Events
  • Mexican artist Yoshua Okón’s videos blur the lines between documentary, reality, and fiction. He collaborates closely with his actors (often amateurs who are also the subjects of the work) to create sociological examinations that ask viewers to contemplate uncomfortable situations and circumstances.
  • Dana Johnson is the author of the short story collection In the Not Quite Dark. She is also the author of Break Any Woman Down, winner of the Flannery O’Connor Award for Short Fiction, and the novel Elsewhere, California.

  • Gallery 169 will be hosting the Otis College of Art and Design Communication Arts Graphic Design Junior Show, "5328," displaying a selection of work made over the five thousand twenty eight hours that make up the fall and spring semesters of the academic year. Work will include collected posters, publications, and typographic projects.
  • Clay, Body is a solo exhibition from artist Sydney Aubert: Unapologetically fat, crass, and sexual, a ceramics artist who also works in video, and whatever other materials arouse her in the moment. Exhibition will be on view from Monday, April 24 - Friday, April 28 at the Bolsky Gallery, Otis College of Art and Design. On view by appointment only, please contact the artist at sydney.aubert@gmail.com Reception: Thursday, April 27 | 6pm-9pm Bolsky Gallery, Otis College of Art and Design

  • Audrey Wollen is a feminist theorist and visual artist based in Los Angeles. Wollen uses social media, such as Twitter and Instagram, as platforms for her work on Sad Girl Theory, a theory which posits that internalized female sadness can be used as a radical and political action, separate from masculinized forms of protests such as anger and violence. She introduces this form of protest as an alternative to masculinized anger and violence.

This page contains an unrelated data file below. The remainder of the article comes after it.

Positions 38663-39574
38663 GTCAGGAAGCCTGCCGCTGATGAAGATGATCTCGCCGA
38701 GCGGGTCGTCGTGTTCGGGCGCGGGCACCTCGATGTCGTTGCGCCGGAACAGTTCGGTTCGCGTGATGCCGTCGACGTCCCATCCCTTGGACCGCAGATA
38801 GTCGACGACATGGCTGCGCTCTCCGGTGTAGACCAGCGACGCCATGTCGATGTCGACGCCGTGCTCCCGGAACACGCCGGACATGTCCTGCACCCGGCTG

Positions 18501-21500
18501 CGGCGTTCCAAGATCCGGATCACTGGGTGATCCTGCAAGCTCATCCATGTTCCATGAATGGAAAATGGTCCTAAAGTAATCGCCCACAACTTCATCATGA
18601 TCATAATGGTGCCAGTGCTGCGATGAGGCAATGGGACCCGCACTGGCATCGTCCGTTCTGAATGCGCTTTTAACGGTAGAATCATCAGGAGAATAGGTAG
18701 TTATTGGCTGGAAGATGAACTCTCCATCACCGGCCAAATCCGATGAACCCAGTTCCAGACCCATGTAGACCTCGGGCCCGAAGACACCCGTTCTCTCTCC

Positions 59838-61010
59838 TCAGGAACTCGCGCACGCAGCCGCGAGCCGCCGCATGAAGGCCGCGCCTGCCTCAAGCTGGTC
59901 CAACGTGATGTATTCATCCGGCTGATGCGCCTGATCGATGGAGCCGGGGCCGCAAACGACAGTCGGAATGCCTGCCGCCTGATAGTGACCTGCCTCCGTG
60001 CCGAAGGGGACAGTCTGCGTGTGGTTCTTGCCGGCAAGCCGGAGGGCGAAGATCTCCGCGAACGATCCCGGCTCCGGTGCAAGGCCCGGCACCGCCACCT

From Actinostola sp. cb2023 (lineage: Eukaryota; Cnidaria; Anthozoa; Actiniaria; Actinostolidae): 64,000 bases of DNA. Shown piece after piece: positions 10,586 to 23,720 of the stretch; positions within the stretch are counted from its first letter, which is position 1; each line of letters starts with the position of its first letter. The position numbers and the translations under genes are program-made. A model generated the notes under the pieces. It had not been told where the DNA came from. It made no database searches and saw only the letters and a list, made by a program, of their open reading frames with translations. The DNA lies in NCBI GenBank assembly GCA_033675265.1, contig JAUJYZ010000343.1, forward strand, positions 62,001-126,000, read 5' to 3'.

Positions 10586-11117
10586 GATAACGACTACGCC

• Bring family and friends to reconnect with fellow alumni at the studio of Albert Valdez ('10) following Brewery ArtWalk, an open studio weekend with over 100 participating resident artists.

    Parking is located inside the Brewery campus.  

    Visit www.breweryartwalk.com for directions and other information. 

  • Otis Radio: Our Story`

    May 01| Special Event
    More

    Creative Action and the Otis Community Radio class present weekly broadcasts each Monday.

     

    This week from 4:00 - 5:00 pm is Our Story. Join DJ Wormlord (Maggie Gilbert), DJ Ace (Grace Kanchana), and DJ Mango (Stacy Li) as we have real talk in real time. Don't miss out!

     

    Listen online at KLMU.

    All shows will be simulcast on 96.1FM in the Otis Commons and archived on otisradio.tumblr.com

O-Tube

In Conversation with Author and Alumnus Victor Yates

Jun 16, 2016
Spotlight Category: Alumni

Graduate Writing alumnus Victor Yates' ('14 MFA) debut novel, A Love Like Blood recently received the Lambda Literary Award for LGBT Debut Fiction. An author and educator, here Yates describes how he first got into writing and some of the challenges along the way.  

 

Can you give us a brief introduction of yourself and your work?